Ontario Takes a Step Closer to Implementing the ONCA

31 juillet 2012 | Kate Lazier

( Disponible en anglais seulement )

On July 16, 2012 the Ontario Ministry of Government Services (the “MGS”) and the Ontario Ministry of Consumer Services (the “MCS”) released outlines of proposed regulations for the Not-For-Profit Corporations Act, 2010 (the “ONCA”).  The public is invited to comment on the proposed regulations by August 31, 2012.

The backgrounder to these documents confirms that the ONCA is targeted to come into force on January 1, 2013. The documents also clarify the role that the MGS and MCS will perform with respect to the ONCA.

MGS will be responsible for the filing, recording and searching requirements under the ONCA, including handling new applications for incorporation.  MGS is seeking comments on the following aspects of the proposed regulation:

  • rules governing corporations’ names, including prohibited, restricted and permitted words or expressions, and punctuation and other marks, as well as rules respecting the form and language of a name;
  • rules respecting the content, form and filing (both paper and electronic) of articles, applications and other documents;
  • the supporting documents required to accompany articles and applications filed under the Act;
  • rules governing the endorsement of articles and applications and the issuance of certificates by the Director appointed under the Act in both paper and electronic format;
  • signature requirements for both paper and electronic filings;
  • the methods by which notices or other documents may be sent by the Director and deemed receipt rules; and
  • the manner in which the Director shall make the standard organizational by-laws publicly available.

MCS will oversee other technical matters in the ONCA. It proposes, in summary, the following regulations:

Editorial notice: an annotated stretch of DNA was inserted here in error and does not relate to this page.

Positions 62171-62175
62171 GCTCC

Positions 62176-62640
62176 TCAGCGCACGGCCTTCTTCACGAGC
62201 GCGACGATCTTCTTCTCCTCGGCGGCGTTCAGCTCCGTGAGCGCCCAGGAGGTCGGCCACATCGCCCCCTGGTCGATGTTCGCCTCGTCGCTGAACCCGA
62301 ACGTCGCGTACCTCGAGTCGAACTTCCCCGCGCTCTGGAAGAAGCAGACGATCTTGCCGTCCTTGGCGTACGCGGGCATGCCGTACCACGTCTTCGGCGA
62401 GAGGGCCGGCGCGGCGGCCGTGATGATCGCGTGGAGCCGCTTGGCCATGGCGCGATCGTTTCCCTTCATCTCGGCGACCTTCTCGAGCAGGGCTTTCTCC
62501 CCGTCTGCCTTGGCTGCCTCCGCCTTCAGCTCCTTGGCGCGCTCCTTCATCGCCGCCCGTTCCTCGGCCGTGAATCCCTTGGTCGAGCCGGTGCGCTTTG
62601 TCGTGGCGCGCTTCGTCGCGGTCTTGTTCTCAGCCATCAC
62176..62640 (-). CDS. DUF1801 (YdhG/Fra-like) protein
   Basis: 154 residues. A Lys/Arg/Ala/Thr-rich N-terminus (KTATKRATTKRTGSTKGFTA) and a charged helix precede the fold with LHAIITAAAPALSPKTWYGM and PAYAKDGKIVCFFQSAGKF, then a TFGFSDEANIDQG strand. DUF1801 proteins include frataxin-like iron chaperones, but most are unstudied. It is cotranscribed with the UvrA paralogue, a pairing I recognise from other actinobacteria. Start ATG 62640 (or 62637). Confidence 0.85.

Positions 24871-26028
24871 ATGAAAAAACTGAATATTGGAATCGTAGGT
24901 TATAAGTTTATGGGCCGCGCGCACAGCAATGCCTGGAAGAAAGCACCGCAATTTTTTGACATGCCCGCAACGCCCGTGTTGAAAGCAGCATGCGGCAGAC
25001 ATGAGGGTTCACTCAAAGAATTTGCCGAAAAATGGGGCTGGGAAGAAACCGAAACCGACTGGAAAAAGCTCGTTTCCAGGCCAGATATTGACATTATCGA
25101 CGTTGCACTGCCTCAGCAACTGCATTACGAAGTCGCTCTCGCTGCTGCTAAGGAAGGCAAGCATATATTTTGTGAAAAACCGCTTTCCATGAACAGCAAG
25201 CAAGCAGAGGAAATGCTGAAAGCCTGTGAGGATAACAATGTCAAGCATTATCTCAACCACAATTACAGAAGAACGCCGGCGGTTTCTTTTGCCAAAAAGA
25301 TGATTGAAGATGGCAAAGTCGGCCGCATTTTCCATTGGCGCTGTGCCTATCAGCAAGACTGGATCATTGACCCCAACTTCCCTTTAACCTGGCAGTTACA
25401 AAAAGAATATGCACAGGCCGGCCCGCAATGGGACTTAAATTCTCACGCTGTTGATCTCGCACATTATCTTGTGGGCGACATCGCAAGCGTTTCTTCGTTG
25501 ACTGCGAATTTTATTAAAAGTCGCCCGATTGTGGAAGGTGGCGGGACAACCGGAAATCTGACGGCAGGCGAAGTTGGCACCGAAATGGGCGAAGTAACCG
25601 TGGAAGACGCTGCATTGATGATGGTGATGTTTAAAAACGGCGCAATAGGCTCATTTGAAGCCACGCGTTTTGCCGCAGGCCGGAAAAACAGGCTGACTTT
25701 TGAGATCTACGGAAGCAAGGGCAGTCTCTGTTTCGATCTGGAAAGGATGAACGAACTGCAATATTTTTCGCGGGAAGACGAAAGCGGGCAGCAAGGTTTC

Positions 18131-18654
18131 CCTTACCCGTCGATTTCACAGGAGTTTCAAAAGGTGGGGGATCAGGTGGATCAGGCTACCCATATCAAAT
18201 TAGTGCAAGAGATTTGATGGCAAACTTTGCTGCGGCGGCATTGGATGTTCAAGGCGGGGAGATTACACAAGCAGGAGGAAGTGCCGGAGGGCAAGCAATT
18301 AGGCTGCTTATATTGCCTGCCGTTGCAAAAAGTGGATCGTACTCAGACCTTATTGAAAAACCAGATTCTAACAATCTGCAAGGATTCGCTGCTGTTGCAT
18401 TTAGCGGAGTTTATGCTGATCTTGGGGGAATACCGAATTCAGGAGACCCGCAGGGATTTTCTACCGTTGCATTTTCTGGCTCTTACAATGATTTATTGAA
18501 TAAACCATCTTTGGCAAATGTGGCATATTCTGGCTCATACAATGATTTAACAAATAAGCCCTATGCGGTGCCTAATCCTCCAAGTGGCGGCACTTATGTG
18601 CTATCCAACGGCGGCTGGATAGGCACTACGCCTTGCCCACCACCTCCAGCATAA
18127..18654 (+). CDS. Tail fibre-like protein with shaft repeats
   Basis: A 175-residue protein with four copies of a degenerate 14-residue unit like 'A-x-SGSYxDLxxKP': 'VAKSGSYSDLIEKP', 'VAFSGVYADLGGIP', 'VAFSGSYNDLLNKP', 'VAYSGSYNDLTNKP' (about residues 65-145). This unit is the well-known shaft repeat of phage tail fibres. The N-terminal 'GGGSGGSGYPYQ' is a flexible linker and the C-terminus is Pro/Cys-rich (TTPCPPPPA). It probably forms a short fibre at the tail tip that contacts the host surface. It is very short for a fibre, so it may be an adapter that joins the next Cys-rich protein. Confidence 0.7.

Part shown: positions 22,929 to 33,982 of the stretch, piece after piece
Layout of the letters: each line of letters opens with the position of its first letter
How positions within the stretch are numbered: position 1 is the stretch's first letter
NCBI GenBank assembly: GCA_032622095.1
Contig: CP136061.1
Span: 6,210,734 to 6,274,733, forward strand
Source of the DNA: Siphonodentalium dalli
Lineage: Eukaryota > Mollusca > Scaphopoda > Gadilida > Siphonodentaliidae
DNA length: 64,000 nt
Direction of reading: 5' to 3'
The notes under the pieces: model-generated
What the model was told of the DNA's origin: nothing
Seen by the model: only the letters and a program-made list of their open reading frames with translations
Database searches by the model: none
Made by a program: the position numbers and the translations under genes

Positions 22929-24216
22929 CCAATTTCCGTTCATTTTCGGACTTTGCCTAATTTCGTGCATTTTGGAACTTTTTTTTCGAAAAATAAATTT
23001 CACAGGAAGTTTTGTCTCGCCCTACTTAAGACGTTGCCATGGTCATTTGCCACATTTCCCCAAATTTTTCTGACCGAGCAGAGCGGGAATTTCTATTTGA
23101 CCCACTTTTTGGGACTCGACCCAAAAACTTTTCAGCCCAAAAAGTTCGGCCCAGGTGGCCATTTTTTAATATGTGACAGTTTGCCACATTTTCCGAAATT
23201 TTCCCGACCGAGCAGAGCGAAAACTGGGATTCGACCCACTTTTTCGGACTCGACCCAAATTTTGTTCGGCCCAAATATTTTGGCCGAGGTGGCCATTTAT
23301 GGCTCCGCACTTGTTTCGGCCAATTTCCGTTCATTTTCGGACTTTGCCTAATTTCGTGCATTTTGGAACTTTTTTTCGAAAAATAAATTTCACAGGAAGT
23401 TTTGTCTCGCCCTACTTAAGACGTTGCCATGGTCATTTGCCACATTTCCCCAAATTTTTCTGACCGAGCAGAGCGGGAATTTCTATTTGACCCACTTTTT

• prohibiting a not-for-profit corporation from having as a purpose stated in its articles an authorization permitting the corporation to engage in activities that are contrary to the law;
  • establishing the Canadian Institute of Chartered Accountants Handbook Accounting, as amended from time to time, as the standard for audit and review engagement reports;
  • prescribing information in corporate registers for directors, officers and members (i.e., their name, an address for service, an email address if the person has consented to receiving information or documents by this method, the date on which each person became a director, officer or member) and the names of every former director, officer and member who ceased to be the same within the last six years. The members’ register would also include the class or group of membership of members, if there is more than one class or group;
  • permitting a corporation to give internal corporate notices electronically in certain circumstances if its by-laws provide for giving notice in this manner (e.g. notice of meetings, notice of refusal to members for not including a proposal in a notice of meeting, notice to members regarding the right to dissent);
  • prescribing that a member’s proposal and supporting statement cannot exceed 500 words in keeping with other Ontario and federal corporate law statutes;
  • prescribing information that is required to be included in the form of proxy as follows:
    • the meeting where the proxy is to be used;
    • whether the proxy is solicited by or on behalf of the management of the  corporation;
    • the name of the person appointed as the proxyholder to attend and act on the member’s behalf at a members’ meeting (or an alternate if the first proxyholder is unable to act); and
    • means to allow a member to:
      • specify how the proxyholder shall vote on a specific matter;
      • give a proxyholder general authority to vote on all matters to be voted upon at the meeting at the discretion of the proxyholder; or
  • requiring certain notices, statements (including consents, dissents, waivers and revocations) and other documents to be given in writing (either on paper or electronically) (e.g., a director’s consent to hold office as a director must be in writing). This requirement would generally maintain the status quo between the current Corporations Act and ONCA, harmonize with similar requirements under other corporate law statutes and be useful for evidentiary purposes.

Miller Thomson LLP’s Charity and Not-for-Profit Group can assist corporations transitioning under the ONCA.

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